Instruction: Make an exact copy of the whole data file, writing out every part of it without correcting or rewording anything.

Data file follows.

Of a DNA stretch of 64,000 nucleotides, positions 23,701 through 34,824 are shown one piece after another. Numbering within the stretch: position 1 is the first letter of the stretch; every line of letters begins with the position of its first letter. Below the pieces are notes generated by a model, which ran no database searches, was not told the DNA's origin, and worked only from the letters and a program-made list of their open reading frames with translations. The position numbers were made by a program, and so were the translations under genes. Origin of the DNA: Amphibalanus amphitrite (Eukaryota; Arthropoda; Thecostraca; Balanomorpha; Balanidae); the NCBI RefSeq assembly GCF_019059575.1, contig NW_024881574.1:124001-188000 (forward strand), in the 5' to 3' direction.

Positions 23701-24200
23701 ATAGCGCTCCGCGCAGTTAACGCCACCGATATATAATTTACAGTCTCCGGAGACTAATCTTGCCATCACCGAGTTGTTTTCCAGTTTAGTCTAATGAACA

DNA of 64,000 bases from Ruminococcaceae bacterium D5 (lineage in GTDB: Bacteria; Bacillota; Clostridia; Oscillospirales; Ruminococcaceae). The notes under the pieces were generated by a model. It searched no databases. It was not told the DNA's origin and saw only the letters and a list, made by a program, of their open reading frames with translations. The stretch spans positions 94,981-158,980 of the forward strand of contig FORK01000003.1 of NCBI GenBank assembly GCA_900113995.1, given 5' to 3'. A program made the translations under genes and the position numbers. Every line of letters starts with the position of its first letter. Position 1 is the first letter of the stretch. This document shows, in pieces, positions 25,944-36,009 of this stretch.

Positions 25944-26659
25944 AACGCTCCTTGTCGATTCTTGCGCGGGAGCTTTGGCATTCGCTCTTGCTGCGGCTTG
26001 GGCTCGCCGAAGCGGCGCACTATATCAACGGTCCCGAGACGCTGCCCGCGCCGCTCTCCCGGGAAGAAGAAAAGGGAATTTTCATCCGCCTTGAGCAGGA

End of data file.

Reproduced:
Of a DNA stretch of 64,000 nucleotides, positions 23,701 through 34,824 are shown one piece after another. Numbering within the stretch: position 1 is the first letter of the stretch; every line of letters begins with the position of its first letter. Below the pieces are notes generated by a model, which ran no database searches, was not told the DNA's origin, and worked only from the letters and a program-made list of their open reading frames with translations. The position numbers were made by a program, and so were the translations under genes. Origin of the DNA: Amphibalanus amphitrite (Eukaryota; Arthropoda; Thecostraca; Balanomorpha; Balanidae); the NCBI RefSeq assembly GCF_019059575.1, contig NW_024881574.1:124001-188000 (forward strand), in the 5' to 3' direction.

Positions 23701-24200
23701 ATAGCGCTCCGCGCAGTTAACGCCACCGATATATAATTTACAGTCTCCGGAGACTAATCTTGCCATCACCGAGTTGTTTTCCAGTTTAGTCTAATGAACA

DNA of 64,000 bases from Ruminococcaceae bacterium D5 (lineage in GTDB: Bacteria; Bacillota; Clostridia; Oscillospirales; Ruminococcaceae). The notes under the pieces were generated by a model. It searched no databases. It was not told the DNA's origin and saw only the letters and a list, made by a program, of their open reading frames with translations. The stretch spans positions 94,981-158,980 of the forward strand of contig FORK01000003.1 of NCBI GenBank assembly GCA_900113995.1, given 5' to 3'. A program made the translations under genes and the position numbers. Every line of letters starts with the position of its first letter. Position 1 is the first letter of the stretch. This document shows, in pieces, positions 25,944-36,009 of this stretch.

Positions 25944-26659
25944 AACGCTCCTTGTCGATTCTTGCGCGGGAGCTTTGGCATTCGCTCTTGCTGCGGCTTG
26001 GGCTCGCCGAAGCGGCGCACTATATCAACGGTCCCGAGACGCTGCCCGCGCCGCTCTCCCGGGAAGAAGAAAAGGGAATTTTCATCCGCCTTGAGCAGGA